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with other difficulties on its travels, all of which it overcomes, often with immense exertion, till at last the object of so much solicitude and toil falls into the hole prepared for its reception and shelter. Imagine the labour of depositing a dozen of such pellets in this manner! From the notion that it rolls its balls from sunrise to sunset, the beetle was regarded as a symbol of a day.

Its fancied resemblance to the sun comes from the fact that the little creature has five horn-like protuberances on its head, which were looked upon by the ancient imaginative Egyptians as bearing a likeness to the sun's rays.

Each of its six legs end with five toes or tarsi— symbolic of the thirty days in a month.

Such are the characteristics and superstitions connected with the sacred beetle of the ancient Egyptians, which those people regarded with such awe and reverence that during its life-time it was worshipped, and after death was embalmed. The outside of the lid of the box which served as its coffin always bore a representation of the sacred contents. Kings and nobles were laid to their last rest with one of these sacred beetles in their coffins. Its image was engraven on precious stones. The women wore them strung together as necklaces.

All this homage was paid to a dusky-looking insect, scarcely more than half an inch in length, which in all its active stages lives on the noxious refuse of the earth.

It has been removed from its position as the supreme self-existing being; but, regardless of its ancient exaltation and present humiliation, the little beetle still goes on making and rolling the

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pellets which gave rise to so much wonder three or four thousand years ago, and perseveres in the work of purifying and fertilising the earth in all the warmer parts of the world, earning the gratitude of its thoughtful inhabitants.

In England we have a beetle belonging to the same tribe and doing a work equally useful, but not in quite such a remarkable and symbolic manner.

From March to October its violent and noisy flight through the meadows and lanes seems to mingle with the surrounding beauty, and forms part of the enchantment of country life. It appears to be quite heedless of the direction in which it is going; but, in reality, the scent of some of the noxious stuff in which it lives and under which it digs deep holes wherein to deposit its eggs, is drawing it to the fulfilment of its mission of purifying the earth.

The eggs turn into grubs, and in this state eat away at the disgusting food with which their mother has plentifully provided them in the hole she has dug to serve as their home. Here they feed until there is no more left for them to eat, and then they turn into chrysalids.

After a brief inactive life, the beetle in all the splendour of its robe of shining black bordered with bright violet, and its under-surface and legs in a covering of steely blue, shot with grey and purple, crawls out of its earthy home. Sometimes its body is smirched with soil, but its first labour is to clean itself. It is remarkable that, although the habits and resorts of these insects are so disgusting and unsightly, their broad, short, clumsy bodies are entirely free from any signs of the filth in which they revel.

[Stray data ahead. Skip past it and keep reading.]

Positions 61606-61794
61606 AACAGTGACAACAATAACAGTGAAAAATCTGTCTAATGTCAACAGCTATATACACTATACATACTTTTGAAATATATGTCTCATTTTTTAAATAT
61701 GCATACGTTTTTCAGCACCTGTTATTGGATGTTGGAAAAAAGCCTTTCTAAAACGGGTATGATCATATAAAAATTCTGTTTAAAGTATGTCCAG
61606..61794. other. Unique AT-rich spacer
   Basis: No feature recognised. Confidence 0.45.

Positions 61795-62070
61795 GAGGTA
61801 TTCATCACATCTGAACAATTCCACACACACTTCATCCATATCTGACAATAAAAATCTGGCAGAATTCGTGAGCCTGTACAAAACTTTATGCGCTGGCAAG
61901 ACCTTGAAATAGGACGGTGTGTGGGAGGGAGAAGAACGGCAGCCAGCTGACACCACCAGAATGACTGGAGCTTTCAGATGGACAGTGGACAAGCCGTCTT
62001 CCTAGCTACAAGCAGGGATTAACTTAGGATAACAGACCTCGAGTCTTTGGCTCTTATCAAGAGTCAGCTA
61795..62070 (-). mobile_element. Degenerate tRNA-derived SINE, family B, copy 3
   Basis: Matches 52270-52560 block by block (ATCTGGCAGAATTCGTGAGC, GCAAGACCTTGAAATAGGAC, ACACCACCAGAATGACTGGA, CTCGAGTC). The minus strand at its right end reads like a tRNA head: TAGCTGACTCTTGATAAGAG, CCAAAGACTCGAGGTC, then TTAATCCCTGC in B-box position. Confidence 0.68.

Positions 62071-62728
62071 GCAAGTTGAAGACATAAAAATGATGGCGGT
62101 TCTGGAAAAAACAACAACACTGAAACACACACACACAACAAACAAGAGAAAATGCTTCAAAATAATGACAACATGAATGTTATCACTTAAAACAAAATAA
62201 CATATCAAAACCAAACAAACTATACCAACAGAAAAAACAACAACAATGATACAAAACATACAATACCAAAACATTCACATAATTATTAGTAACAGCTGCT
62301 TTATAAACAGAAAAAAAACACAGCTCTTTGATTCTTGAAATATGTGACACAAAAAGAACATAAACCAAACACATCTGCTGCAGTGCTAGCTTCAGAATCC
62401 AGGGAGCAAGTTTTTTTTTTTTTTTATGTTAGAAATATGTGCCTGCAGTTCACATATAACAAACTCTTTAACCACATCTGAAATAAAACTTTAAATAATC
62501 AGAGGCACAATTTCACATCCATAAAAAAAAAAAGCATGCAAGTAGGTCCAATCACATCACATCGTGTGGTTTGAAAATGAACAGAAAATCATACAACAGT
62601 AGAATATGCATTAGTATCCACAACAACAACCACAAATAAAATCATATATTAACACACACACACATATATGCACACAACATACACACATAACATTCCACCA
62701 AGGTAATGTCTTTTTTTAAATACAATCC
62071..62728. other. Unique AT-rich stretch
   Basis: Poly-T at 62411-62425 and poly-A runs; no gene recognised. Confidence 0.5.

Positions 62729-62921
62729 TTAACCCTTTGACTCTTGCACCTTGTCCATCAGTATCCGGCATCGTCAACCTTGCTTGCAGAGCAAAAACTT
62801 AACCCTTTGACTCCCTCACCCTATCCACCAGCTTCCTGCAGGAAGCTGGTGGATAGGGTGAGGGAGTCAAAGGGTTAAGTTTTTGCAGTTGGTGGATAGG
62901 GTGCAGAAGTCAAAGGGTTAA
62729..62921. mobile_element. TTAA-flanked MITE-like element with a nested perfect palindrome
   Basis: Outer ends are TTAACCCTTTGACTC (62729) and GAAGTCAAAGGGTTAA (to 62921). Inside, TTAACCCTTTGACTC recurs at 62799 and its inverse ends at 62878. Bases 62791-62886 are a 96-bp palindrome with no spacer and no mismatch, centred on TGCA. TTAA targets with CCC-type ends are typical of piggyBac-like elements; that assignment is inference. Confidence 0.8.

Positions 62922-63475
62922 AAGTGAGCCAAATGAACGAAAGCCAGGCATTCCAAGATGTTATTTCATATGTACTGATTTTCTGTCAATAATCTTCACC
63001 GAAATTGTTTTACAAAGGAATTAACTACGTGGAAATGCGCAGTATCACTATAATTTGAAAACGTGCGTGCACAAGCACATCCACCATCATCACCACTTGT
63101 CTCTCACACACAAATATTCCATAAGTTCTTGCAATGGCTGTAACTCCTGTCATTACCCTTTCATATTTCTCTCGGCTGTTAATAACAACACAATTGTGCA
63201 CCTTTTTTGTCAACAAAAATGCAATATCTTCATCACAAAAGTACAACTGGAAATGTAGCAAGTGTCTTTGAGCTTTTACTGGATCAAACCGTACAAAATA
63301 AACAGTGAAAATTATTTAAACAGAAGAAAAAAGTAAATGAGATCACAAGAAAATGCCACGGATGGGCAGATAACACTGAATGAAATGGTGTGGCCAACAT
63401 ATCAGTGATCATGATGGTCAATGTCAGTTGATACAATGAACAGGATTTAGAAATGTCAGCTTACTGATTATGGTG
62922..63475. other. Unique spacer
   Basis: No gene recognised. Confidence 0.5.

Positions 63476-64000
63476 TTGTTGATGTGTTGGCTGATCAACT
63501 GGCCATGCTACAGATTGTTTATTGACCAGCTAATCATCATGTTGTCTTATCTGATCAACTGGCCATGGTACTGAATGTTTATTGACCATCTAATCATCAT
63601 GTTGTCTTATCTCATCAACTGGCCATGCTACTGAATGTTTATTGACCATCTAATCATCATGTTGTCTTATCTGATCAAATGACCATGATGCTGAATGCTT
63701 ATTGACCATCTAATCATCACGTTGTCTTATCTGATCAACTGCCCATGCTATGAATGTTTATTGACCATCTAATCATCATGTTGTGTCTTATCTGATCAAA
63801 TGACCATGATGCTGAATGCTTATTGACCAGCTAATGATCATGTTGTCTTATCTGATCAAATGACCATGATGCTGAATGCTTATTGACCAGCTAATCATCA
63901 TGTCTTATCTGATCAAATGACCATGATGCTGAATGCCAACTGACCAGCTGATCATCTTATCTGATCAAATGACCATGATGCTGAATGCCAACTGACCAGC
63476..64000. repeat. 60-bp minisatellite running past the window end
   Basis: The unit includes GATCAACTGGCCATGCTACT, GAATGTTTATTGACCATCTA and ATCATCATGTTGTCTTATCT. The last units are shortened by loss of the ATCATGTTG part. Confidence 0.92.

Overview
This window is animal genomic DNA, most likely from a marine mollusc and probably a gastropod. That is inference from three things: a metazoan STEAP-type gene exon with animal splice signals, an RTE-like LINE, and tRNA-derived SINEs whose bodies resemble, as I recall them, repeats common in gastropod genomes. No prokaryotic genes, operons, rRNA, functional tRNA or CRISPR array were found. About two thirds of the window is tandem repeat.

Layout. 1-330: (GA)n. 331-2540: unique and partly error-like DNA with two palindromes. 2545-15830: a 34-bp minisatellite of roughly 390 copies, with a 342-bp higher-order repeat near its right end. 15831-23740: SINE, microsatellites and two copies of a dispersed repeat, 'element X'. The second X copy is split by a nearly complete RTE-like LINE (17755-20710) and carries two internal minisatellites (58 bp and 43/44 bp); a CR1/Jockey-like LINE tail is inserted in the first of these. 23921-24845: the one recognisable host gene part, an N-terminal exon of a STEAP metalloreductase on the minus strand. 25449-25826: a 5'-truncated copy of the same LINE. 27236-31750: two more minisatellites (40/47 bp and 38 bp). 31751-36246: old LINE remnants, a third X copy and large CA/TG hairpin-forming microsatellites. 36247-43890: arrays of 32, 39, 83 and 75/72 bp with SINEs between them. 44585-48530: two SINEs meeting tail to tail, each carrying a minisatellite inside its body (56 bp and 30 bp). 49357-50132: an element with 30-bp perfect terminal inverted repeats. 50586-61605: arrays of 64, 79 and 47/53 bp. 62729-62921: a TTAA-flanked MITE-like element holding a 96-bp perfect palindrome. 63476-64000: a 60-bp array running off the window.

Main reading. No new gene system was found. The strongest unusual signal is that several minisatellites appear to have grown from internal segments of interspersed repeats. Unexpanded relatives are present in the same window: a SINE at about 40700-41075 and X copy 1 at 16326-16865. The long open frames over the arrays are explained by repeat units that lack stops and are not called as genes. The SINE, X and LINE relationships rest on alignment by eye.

Altogether, the "great dor" with its glossy,

brightly-tinted body is anything but an unpleasant habitant of our lovely meadows and lanes.

If the clock-beetle (as it is sometimes called) in its droning flight through the air should chance to be touched or interrupted, it immediately falls to the ground, generally on its back, with its legs extended and quite stiff, apparently devoid of life. If picked up, it suffers itself to be handled without exhibiting any signs of animation.

Probably this power which it possesses of counterfeiting death has been given to it that it may escape the terrible enemy dreaded apparently as much by animals as by mankind. Many birds will eat live insects when they will not touch dead ones, so, by a stratagem, the wily dor is often enabled to enjoy its life to the end of the short time allotted as its portion.

"Now fades the glimmering landscape on the sight,
And all the air a solemn stillness holds,

Save where the beetle wheels his droning flight,
And drowsy tinklings lull the distant folds."

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CHAPTER XXVIII.

VALUABLE INSECTS.

IN the book of Exodus we read of the requests made by Moses, at the command of God, for numerous and various offerings to be employed in the building of the Tabernacle, wherein Jehovah promised to meet with His chosen people and bless them. The Male. Female. Israelites were required to bring, beCOCHINEAL INSECTS. sides gold, silver, brass, wood, and many other things, the blue and purple and scarlet and fine-twined linen, with which the curtains that surrounded the Holy Place, and divided it from the Most Holy, were made and wrought with cunning needlework. Did it ever occur to us to inquire how this wandering people could obtain in the wilderness the many valuable materials and colours required for the formation and decoration of their tabernacle of worship? We know very well that when they escaped from slavery they "borrowed" jewels of

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